The above map of the Battle of Newport Barracks was drawn by Josiah O. Livingston of the 9th Vermont. Livingston was one of three members of the 9th Vermont to later win the Medal of Honor for their actions during the February 2, 1864 battle.

Tuesday, December 7, 2010

Interesting Research Finds

Recently while researching for my book on the 26th North Carolina, I came across two interesting finds. While they are not earth shattering or change the overall narrative of what happened at the Battle of Newport Barracks, they are still important and help to further our understanding of the battle. Even though my book on the battle was publishing in June, the research on Newport Barracks never really ended and I will always at some level continue to search for more information (still holding out hope for a few letters from Confederate troops in the 17th and 42nd North Carolina!).

The first find I found at the Chatham County Library in Pittsboro, North Carolina. While going through the family history binders in the Local History and Genealogy section, I found a group of letters by William W. Edwards who belonged to Company E of the 26th North Carolina. As I continued to thumb through the family histories I came across a mention of Thomas West Harris who was the captain of Company E of the 5th North Carolina Cavalry. Co. E of the 5th North Carolina Cavalry made the initial attack on elements of the 23rd New York Cavalry at the Gales Creek Blockhouse on the morning of February 2, 1864. While no letters or other primary source material was found in his family file, I did come across a great sketch of the life of Harris written by his wife.

Thomas West Harris was born on December 15, 1839 two miles from Pittsboro, North Carolina in Chatham County and was raised there as well. His father, Thomas Brooks Harris was a farmer and stock raiser, he also was described as owning "many slaves." His mother, Nancy Clegg Harris, was a descendant of President James K. Polk on her maternal side. Thomas West Harris "entered the university of his state in 1855 and graduated in 1859." One can assume this was most likely the University of North Carolina.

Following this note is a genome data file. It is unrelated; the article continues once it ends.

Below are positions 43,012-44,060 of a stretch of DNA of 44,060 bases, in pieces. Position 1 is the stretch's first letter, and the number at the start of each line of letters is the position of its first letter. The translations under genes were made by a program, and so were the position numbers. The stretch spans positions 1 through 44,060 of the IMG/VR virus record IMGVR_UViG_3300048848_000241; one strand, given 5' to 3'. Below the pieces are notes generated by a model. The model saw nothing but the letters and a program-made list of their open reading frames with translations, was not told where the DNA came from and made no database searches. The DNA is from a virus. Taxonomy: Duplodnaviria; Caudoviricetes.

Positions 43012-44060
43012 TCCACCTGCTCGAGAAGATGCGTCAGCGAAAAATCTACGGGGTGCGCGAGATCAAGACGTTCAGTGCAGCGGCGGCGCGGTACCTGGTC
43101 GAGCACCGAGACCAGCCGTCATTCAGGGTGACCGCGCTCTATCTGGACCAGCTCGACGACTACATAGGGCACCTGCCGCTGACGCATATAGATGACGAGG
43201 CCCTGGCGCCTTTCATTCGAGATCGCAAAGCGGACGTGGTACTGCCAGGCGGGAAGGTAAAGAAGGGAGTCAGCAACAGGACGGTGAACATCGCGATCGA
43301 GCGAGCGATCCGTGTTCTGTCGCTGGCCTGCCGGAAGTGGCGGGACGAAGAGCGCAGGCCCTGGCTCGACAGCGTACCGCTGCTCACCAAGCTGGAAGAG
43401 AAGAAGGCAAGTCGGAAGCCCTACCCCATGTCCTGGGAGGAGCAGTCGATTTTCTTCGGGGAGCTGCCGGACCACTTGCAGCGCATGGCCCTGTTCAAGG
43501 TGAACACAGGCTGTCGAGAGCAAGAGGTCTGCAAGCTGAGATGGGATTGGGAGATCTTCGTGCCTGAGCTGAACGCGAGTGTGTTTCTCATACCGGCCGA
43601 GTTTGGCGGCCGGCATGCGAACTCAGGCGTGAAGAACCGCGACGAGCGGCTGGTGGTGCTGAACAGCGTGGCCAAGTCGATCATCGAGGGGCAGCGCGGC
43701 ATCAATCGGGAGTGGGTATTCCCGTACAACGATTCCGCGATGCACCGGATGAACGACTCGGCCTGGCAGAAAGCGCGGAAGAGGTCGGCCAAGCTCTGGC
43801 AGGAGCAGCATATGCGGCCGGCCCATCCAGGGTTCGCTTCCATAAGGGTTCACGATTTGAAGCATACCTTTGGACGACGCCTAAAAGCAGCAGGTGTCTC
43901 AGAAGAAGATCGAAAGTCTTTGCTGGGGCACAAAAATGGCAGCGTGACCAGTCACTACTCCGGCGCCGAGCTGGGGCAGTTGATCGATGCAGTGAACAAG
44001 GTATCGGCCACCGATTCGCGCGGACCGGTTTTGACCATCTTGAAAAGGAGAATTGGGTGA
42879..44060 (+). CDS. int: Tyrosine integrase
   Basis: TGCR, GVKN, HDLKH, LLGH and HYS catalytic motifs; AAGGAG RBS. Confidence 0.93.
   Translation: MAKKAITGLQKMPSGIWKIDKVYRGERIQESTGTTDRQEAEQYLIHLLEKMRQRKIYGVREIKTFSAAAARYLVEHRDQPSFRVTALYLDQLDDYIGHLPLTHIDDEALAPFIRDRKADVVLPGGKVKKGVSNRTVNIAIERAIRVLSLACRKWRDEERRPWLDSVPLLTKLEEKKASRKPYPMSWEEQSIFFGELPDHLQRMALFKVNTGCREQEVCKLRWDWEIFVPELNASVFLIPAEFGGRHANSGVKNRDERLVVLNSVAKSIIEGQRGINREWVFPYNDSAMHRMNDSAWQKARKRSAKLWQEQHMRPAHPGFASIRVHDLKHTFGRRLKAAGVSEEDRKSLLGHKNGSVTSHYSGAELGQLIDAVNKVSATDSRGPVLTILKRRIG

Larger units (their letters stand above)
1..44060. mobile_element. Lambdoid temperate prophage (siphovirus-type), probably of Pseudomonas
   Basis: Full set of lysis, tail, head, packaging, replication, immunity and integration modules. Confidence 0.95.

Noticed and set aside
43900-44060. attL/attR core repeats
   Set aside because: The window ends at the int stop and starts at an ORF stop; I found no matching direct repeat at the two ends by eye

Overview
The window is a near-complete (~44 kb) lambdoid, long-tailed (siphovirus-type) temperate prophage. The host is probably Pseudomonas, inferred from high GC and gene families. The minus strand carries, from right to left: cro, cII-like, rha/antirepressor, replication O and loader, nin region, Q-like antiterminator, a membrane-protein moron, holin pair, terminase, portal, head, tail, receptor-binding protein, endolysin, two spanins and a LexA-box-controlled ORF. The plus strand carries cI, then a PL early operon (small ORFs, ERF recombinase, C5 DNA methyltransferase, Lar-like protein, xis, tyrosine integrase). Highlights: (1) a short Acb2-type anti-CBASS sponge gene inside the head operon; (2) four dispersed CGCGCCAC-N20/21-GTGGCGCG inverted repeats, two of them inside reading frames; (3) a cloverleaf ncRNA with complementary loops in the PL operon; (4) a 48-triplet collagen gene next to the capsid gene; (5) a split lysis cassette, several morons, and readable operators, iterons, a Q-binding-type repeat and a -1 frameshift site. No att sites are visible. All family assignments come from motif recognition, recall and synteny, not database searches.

Harris enlisted on April 15, 1861 (a few days after the attack on Fort Sumter and over a month before North Carolina leaves the union) as a sergeant. On June 4, 1861 he was mustered into service with Company M of the 15th North Carolina. It appears that on July 4, 1862 that Harris transfered to Company I of the 32nd North Carolina. Shortly thereafter Harris was commissioned a captain on August 3, 1862 and assumed command of Company E of the 5th North Carolina Cavalry. Captain Harris would remain with the 5th cavalry for the remainder of the war.

The service of Captain Harris in the fighting in and around Newport on February 2, 1864 is described in the sketch of his life as follows:

During the winter of 1863 and 1864 Gen. Pickett attacked Newbern, and a force of cavalry, infantry, and artillery under Brig. Gen. Martin was sent to Newport. Capt. Harris was the senior cavalry officer and was engaged in fighting the Federal cavalry near Newport, leading the first charge upon the Federal outpost. His horse was thrown into a deep mud-hole in the road breaking its neck, and Capt. Harris was completely immersed in the black mud. He lost his hat, and with a handkerchief tied over his head, covered with the black mud, he mounted the horse of one of his men, and in this plight continued to fight for two or three hours until the enemy had been completely routed. During this engagement he showed the same daring, dashing spirit and cool deliberate bravery that always characterized him when duty called.